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Vehicle: Bicycle: Wheel
Ride-after-puncture bicycle tyre insert   (+3, -1)  [vote for, against]

A rubber (or similar) ring (like a giant o-ring) is fitted between the inner tube and the rim of a bicycle wheel, occupying about half the space between rim and road formerly occupied by air. The result is that you can ride after a puncture without damaging the rim, instead of walking the bike or doing a roadside repair.

It may need a D-shaped cross section so it stays in place better.

Cons: Increased weight, fiddly to fit, the tyre can't deform as much to absorb bumps (although this might be a pro, in that it bottoms out on rubber rather than metal).

Pros: May reduce pinch flats and rim damage even when the tyre is inflated.
-- spidermother, Aug 06 2008

that's way baked, they already make those, I just can't find any of the sites on google right now, but I'll post it when I find it
-- ModernDivo, Aug 06 2008

Thought it might be baked, but I haven't been able to find it. I know there are foam rubber systems where the tyre doesn't go down even if punctured, but that's different.
-- spidermother, Aug 06 2008

This won't be easy to do without tools. The bike frame gets in the way of inserting such a ring when you need it. And if you have done it in advance, then basically you are on the path to those solid-foam inserts already mentioned.

One thing I HAVE done, along these lines, is to take a flat inner-tube and slice it along the "inside" of the tube, removing the valve also. Then I put a new tube inside the old one, and put both inside the outer tire. That gives me some extra protection against flats. Also, there are available strips of tough plastic (long enough to go around the wheel and overlap) which can be insterted between tire and tube, to help protect the tube. This may be what [ModernDivo] was talking about. Me, I stopped using them after I discovered the edges of the plastic causing frictional wear and damage to the inner-tube...and that's when I started using old flat tubes as protectors, instead. Softer material.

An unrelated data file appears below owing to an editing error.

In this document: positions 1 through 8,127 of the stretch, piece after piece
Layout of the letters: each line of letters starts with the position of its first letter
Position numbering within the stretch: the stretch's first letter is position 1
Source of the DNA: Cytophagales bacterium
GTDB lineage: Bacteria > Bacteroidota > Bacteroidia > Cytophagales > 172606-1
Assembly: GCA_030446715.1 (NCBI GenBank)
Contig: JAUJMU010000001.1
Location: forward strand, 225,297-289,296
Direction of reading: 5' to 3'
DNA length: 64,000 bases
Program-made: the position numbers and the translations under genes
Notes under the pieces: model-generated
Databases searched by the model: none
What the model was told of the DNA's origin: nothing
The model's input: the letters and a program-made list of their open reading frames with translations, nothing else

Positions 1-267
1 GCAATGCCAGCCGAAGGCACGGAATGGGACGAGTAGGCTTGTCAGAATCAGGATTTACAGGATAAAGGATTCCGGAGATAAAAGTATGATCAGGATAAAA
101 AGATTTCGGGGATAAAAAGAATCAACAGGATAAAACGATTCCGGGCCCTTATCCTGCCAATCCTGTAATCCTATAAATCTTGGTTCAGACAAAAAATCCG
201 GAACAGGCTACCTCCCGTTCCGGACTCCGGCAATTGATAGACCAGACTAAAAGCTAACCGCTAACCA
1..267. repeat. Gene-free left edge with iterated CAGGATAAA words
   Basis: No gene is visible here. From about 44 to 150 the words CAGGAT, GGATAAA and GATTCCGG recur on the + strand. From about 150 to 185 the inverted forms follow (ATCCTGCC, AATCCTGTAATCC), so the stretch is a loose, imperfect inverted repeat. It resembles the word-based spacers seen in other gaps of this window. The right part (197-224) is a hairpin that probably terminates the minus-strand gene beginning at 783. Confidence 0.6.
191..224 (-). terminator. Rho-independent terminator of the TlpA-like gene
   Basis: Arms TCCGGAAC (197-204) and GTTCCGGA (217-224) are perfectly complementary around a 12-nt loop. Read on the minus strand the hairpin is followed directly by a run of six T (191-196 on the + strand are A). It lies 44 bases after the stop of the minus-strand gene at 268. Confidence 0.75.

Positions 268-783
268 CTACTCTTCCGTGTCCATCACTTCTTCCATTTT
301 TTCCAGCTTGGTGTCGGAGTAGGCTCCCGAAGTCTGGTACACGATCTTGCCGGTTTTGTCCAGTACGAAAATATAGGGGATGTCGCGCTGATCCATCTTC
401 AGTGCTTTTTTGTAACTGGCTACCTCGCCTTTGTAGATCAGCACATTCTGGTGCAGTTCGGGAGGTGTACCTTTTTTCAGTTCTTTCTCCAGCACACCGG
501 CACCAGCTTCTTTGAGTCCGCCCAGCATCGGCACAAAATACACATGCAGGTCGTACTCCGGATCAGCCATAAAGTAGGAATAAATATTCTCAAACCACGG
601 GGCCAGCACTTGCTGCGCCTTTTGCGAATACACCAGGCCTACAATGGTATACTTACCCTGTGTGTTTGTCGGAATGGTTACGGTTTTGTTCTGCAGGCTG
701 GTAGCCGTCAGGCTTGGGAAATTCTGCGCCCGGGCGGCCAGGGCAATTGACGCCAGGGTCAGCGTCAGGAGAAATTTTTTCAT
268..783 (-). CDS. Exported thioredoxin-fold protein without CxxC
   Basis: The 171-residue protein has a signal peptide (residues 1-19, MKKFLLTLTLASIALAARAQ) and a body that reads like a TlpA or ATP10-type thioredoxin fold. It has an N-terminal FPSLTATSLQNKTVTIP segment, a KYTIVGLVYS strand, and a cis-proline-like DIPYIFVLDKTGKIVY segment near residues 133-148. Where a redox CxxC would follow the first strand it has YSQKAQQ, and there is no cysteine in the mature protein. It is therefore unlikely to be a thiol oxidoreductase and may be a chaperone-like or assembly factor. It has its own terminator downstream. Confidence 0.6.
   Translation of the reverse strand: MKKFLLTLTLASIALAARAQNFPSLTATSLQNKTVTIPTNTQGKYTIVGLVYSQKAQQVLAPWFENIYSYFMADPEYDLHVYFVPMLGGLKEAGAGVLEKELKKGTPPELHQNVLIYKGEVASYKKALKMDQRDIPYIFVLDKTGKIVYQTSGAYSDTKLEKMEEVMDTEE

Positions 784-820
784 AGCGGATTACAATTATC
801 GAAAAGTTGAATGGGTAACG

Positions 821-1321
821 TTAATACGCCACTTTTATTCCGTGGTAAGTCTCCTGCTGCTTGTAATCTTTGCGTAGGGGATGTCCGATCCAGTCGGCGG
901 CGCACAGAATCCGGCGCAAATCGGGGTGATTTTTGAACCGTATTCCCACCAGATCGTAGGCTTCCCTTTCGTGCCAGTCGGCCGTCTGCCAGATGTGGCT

-- Vernon, Aug 06 2008

The idea was to fit it in advance. And it's a compromise where the ride characteristics of an inflated tube are (hopefully) maintained; you are riding on air, not foam (until you get a flat).
-- spidermother, Aug 06 2008

If you used an undersized foam insert (as in [rcarty]'s second link), eg a racer insert with a mountain bike tyre, along with an inner tube then my idea would be baked. It might not be worth the trouble. I might try to knock something up though.
-- spidermother, Aug 06 2008

[rcarty], I've already tried that, and a point gets reached where you just can't get the tire into the rim, due to all the nested tubes inside. You CAN get more than just a couple, though, and it does depend somewhat on the tire itself. Yesterday I discovered my front tire had a tear on its edge, with the tube showing through (but the torn rubber was still between it and the pavement). Time for a new tire? Well, the new tire I got wouldn't fit on the rim (this one is admittedly an oddball rim) -- but it DID fit inside the old tire! So, until that old tire wears all the way through, exposing the new tire, I can keep on riding it. Maybe even after, depending on how well the old tire acts as a "rim extension" to hold the new tire in place. Heh!
-- Vernon, Aug 20 2008

You could have a tyre with two inner tubes inside, one flat and the other inflated. Then when you get a puncture, you just inflate the spare inner tube and fix the puncture properly when you get home. This would obviously require a second hole in the rim for the spare tube's valve to poke through.
-- hippo, Aug 20 2008


2nd link? links?
-- pashute, Nov 06 2012

//tyre?// is the English spelling of "tire". A wheel is tyred, a person gets tired.
-- MaxwellBuchanan, Nov 06 2012

I don't know what happened to the links.

It turns out that something very similar is baked for cars, intended to allow you to keep driving after having your tyres shot. It was on 'How do they do it?'.
-- spidermother, Nov 06 2012

Except that tire is derived from attire, which, I believe, both sides of the pond spell with an I.
-- MechE, Nov 06 2012

I agree that 'tire' is in many ways the better spelling. It happens to be spelled 'tyre' in the UK, Australia, and New Zealand.
-- spidermother, Nov 06 2012

Team Europcar were apparently using some sort of puncture-proof tyre during the Tour de France this year. This was ably and, some might say, suspiciously well demonstrated during one of the stages when someone spread tacks on the road and one of the Europcar riders rode off into the distance whilst everyone else had to stop.
-- DrBob, Nov 07 2012

random, halfbakery